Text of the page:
An easy example of how companies prey on our psychology would be the Facebook feed. A few individuals at Facebook discovered that people will scroll endlessly and that they’d stay engaged much longer with this design, and so the “feed” was born in 2006. (If design is interesting to you, you can look into what’s called UX – user experience and UI – user interface and see how much goes into it.) Many have copied this model since. Another example of preying on our attention is to play into our innate sense of curiosity by creating little red notifications to dot our screen when we open most any social media app. We can’t help ourselves but to click on them. See how long you can last from not clearing out those little notifications, and notice the disquiet in your body/mind. Behind that red notification lies something we feel we need to know about immediately. We’ll even check all 5 of those notifications while driving 70mph on the highway!
Prior to founding the Center For Humane Technology, Tristan Harris was a design ethicist at Google. Who knew that even existed, but the fact that such a position does exist ought to make one wonder what this means and what such a role is responsible for, and ultimately what is (and isn’t) able to be shut down for productization. I have to imagine they only have so much influence. If it’s going to generate users or revenue, ethics may fall to second place.
At one point, Stanford University had a research group that was called the Persuasive Technology Lab overseen by a behavioral scientist named BJ Fogg. This lab was once described as “a hub for the study and promotion of persuasive technologies” and taught the following principles to it’s students which you can learn about in the Purple Path Behavior Guide (conveniently located on Stanford’s website) – 1. Increase the number of triggers leading to desirable behavior; 2. Enhance ability to perform the behavior (make it easier to do); and 3. Amplify motivation for doing the behavior with intrinsic and extrinsic motivators. Fortunately they’ve since shifted their focus to creating positive change and building ethical technologies but this wasn’t always the case. As Wired points out in an article named The Formula For Phone Addiction Might Double As a Cure, “some of the class’ teachings are in the crosshairs of our society-wide conversation about phone addiction.” To add, the scientist that led this effort has allegedly said, “No one is forcing you to bring the phone into the bedroom and make it your alarm clock. What people need is the motivation.” I’m not sure I agree with him. Do you?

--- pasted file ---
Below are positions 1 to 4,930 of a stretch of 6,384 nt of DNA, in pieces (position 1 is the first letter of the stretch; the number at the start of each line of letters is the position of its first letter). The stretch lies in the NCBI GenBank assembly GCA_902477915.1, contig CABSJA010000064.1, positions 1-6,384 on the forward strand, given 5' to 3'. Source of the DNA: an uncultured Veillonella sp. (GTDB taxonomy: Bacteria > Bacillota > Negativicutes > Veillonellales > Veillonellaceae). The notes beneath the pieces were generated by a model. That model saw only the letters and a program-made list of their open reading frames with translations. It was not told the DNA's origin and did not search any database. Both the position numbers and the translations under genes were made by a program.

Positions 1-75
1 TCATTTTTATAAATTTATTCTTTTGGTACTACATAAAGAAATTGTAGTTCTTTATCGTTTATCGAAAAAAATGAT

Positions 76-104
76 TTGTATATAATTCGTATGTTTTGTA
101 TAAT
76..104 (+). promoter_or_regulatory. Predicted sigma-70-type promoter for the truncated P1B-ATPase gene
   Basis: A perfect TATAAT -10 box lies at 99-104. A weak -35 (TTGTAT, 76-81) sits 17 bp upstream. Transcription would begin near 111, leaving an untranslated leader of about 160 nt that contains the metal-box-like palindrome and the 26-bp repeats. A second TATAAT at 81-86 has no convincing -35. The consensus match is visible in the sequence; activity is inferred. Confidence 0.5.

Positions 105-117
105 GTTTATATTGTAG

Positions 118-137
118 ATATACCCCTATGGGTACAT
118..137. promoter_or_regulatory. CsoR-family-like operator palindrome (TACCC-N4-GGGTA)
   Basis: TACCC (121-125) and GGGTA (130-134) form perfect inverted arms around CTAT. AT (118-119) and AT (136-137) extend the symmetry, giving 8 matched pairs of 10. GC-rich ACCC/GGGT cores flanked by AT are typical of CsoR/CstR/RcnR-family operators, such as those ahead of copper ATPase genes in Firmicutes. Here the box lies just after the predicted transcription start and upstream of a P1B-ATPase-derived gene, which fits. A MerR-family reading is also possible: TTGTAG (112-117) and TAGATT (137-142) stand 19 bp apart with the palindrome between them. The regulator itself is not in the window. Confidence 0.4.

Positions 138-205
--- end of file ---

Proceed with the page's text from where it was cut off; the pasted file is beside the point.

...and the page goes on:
The time is now to get as informed as possible, then start talking about this with friends, colleagues and if you’re a meditation teacher, those who you teach and practice with. It’s time we help ourselves by learning what’s really going on behind the screens, then help others not only discover their relationship to the technologies they use, but to become aware of this “attention economy” that has been built in our blindspot by behavioral psychologists, designers and engineers that have little or no ethical training or anyone to answer to. Many of us (mindfulness facilitators) got into this field to free ourselves from incessant thinking, notice whats really happening in our minds and in our environment(s), then help others do the same. While there are other areas of high importance to work on, this one seems to be at or close to the top of the pile.
See below for some relevant links:
- Center For Humane Technology
- Podcast – Your Undivided Attention
- Podcast – Sam Harris & Tristan Harris – What Is Technology Doing To Us?
- Tristan Harris & Yuval Noah Harari Interviewed in Davos 2020
- TED – How a Handful of Tech Companies Control Billions of Minds Every Day
- Homo Deus by Yuval Noah Harari – An excellent book talking about what we might encounter in the future
- 21 Lessons For The 21st Century by Yuval Noah Harari – A fascinating book on today’s biggest issues